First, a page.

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By John Quinn
What a difference a "g" makes. With a simple swap of a letter, ambitious playwrights can evade the long arm of a film company's legal department. Thus no trademark was hurt in the production of RoGoCoP! The Musical, a raucous parody at Ferndale's Go Comedy! Improv Theater. What a ripe target the 1987 sci-fi/action film (of a similar name) is! A dark satire in its own right, it features a plot almost too improbable even for fantasy. All it needed to tip it over the edge into broad comedy was a clever script and snappy tunes. Well, folks, I'm here to tell you playwright Sean May and composers May and Ryan Parmenter deliver all that and more.
As it frequently occurs, my gentle readers are probably more familiar with the cult classic film than am I. In a dystrophic, not-too-distant future, Detroit is under the management of a major corporation, Omni Consumer Products. With the city awash in a vicious crime wave, OPC opts for a radical step in law enforcement. The body of officer Alexander Murphy, killed in the line of duty, is used as the template for a cyborg cop. The robot is emotionless, relentless and dedicated. His search for his lost humanity, for the psychopathic gang that murdered him, and for the rot at the heart of OCP makes for a compelling plot. It also makes for a whole lot of blood and bullets.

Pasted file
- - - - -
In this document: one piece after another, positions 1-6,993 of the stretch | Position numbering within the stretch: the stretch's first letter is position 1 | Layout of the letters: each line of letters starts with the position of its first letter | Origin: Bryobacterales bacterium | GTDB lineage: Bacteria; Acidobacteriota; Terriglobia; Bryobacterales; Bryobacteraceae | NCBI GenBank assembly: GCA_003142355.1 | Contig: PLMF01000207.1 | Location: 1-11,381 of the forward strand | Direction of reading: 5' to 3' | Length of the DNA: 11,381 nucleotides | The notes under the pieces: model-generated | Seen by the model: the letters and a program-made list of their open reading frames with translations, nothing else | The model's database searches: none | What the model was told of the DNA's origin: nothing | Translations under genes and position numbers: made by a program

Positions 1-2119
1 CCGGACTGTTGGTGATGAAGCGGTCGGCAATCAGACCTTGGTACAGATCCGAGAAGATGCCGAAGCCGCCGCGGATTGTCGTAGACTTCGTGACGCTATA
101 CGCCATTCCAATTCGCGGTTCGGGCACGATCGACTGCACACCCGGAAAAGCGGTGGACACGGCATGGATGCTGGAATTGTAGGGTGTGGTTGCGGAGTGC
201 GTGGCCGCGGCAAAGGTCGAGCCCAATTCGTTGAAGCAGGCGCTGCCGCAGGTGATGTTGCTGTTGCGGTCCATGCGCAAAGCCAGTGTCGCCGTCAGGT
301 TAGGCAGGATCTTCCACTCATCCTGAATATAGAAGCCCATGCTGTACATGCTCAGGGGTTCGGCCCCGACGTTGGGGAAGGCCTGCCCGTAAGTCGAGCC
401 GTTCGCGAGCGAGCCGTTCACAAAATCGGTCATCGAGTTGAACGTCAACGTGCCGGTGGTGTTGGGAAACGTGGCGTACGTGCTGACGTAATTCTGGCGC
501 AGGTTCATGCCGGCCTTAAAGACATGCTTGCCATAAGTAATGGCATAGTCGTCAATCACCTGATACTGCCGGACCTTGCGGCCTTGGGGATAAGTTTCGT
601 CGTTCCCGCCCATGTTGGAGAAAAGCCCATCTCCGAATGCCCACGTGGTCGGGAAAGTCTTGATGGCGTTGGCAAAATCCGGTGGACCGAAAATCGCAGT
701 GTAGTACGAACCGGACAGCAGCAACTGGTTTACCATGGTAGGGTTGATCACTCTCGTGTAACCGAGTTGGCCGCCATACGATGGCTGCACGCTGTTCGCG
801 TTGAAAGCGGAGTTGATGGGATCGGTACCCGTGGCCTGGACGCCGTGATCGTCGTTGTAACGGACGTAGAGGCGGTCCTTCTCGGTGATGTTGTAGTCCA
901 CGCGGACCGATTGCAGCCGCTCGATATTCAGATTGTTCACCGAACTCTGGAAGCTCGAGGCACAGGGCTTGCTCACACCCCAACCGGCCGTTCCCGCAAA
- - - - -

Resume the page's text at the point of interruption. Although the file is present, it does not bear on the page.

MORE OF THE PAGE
Its source material broken down and rebuilt as musical theater, RoGoCoP! The Musical is about as funny as funny can get. The engaging Ryan and Parmenter score is a balance of rock and rap, and includes such endearing hits as I Don't Know How To Love a Robot and It's Not Easy Being Gay When You're a Gangster. From time to time the pitch may falter, but the enthusiasm never dies. A tip of the helmet is due to musical director Geff Philips.
Sean May's book is a smart re-imagination of the film script. He includes some of the original dialogue which, in this newer context, is ROFLMAO funny. He also manages to skewer the odder aspects of the movie, and the action film genre in general.
This is a large, talented cast, yet some performances still stand out. Among them are Sean May as RoGoCop, who manages to act and sing convincingly in that iconic but dorky helmet. He and Tara Tomcsik – RoGoCop's partner, Anne Lewis – are a well-matched pair. The scene-stealing Pete Podolski is an audience favorite as Emil, the gay "G." His show tune rendition of It's Not Easy Being Gay When You're a Gangster is a hit.
Yet ultimately what makes RoGoCoP! work is a cast that embraces the absurdity in the material and delivers it with such conviction we are swept up in the riot. Director Joe Plambeck puts his actors through a loud, physical staging that provides just the right touch of mania to this broad parody. So sleep soundly tonight, citizens of "slightly new Detroit." The future of comedy is in safe hands.
SHOW DETAILS: RoGoCoP! The Musical continues at Go Comedy! Improv Theater, 261 E. Nine Mile Rd., Ferndale, Thursday-Friday through Sept. 1. Tickets: $15. For information: 248-327-0575 or www.gocomedy.net.
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